The HicA toxin from Burkholderia pseudomallei has a role in persister cell formation

Aaron Butt, Victoria A Higman, Christopher Williams, Matthew P Crump, Claudia M Hemsley, Nicholas Harmer, Richard W Titball

Research output: Contribution to journalArticle (Academic Journal)peer-review

66 Citations (Scopus)


Toxin-antitoxin (TA) systems are widely distributed amongst bacteria and are associated with the formation of antibiotic tolerant (persister) cells that may have involvement in chronic and recurrent disease. We show that over- expression of the Burkholderia pseudomallei HicA toxin causes growth arrest and increases the number of persister cells tolerant to ciprofloxacin or ceftazidime. Furthermore, our data show that persistence towards ciprofloxacin or ceftazidime can be differentially modulated depending on the level of induction of HicA expression. Deleting the hicAB locus from B. pseudomallei K96243 significantly reducedpersister cell frequencies following exposure to ciprofloxacin but not ceftazidime. The structure of HicA (H24A) was solved by NMR and forms a double-stranded RNA binding domain-like (dsRBD-like) fold, composed of a triple-stranded b-sheet, with two helices packed against one face. The surface of the protein is highly positively charged indicative of an RNA binding protein and histidine 24 and glycine 22 were functionality important residues. This is the first study demonstrating a role for the HicAB system in bacterial persistence and the first structure of a HicA protein that has been experimentally characterised.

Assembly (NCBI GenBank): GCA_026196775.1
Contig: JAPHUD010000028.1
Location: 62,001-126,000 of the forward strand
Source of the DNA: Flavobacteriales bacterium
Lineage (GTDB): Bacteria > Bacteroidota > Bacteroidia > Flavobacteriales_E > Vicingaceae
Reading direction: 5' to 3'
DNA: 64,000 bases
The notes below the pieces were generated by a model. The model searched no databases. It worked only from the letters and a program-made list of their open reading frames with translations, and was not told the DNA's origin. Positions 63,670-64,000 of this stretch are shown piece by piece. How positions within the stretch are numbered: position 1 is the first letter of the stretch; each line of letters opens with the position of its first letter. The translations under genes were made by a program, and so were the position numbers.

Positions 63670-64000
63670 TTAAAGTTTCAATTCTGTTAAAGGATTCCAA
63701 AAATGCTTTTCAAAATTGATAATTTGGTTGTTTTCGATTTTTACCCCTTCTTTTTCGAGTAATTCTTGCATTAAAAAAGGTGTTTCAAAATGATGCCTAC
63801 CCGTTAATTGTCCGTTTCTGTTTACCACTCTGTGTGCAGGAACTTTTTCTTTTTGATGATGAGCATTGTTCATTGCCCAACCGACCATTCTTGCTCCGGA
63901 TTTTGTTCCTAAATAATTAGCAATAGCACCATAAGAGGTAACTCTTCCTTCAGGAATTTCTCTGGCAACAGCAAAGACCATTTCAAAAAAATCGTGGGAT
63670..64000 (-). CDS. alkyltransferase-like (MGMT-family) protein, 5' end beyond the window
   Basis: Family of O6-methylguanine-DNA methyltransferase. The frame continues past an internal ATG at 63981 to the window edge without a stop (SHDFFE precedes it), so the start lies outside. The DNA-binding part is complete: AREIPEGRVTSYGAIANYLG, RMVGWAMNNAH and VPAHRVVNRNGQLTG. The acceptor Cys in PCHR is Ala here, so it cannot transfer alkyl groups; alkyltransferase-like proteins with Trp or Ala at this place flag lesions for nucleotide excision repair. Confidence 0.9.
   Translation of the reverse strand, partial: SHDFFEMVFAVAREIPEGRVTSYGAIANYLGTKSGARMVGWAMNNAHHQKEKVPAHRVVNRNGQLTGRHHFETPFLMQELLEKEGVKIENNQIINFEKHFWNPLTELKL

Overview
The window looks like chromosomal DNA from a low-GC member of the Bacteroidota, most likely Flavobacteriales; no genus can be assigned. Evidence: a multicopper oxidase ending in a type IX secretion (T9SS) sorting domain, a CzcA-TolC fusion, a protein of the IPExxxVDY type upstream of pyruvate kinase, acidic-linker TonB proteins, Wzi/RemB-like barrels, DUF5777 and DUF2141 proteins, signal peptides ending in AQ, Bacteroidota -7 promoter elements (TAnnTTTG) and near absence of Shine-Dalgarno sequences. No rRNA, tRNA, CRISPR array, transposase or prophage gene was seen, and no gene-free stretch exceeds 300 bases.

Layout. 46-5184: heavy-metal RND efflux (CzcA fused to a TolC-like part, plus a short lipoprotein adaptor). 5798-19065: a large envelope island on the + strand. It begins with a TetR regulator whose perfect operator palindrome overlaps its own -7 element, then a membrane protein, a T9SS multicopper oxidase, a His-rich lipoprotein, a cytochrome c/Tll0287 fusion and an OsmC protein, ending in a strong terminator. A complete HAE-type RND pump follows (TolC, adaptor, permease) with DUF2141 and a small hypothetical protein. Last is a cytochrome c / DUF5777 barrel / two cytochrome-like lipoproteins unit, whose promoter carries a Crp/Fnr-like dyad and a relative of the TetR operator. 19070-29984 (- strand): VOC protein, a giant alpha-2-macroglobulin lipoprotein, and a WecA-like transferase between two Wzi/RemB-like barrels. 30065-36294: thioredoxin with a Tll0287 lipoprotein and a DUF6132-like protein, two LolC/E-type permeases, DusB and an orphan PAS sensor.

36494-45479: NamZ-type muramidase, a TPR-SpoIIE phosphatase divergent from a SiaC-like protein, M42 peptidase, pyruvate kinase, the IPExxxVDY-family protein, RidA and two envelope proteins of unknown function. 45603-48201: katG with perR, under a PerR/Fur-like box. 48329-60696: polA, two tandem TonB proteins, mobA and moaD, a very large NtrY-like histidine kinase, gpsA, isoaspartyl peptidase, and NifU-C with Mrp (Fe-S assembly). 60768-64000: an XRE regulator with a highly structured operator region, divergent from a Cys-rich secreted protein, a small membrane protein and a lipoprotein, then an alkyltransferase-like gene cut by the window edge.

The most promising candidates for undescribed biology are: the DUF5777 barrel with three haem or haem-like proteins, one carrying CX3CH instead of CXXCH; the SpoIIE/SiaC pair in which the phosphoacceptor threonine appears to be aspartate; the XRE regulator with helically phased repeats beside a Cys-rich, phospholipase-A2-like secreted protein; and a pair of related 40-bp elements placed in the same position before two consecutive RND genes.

Original languageEnglish
JournalBiochemical Journal
Publication statusPublished - 7 Feb 2014


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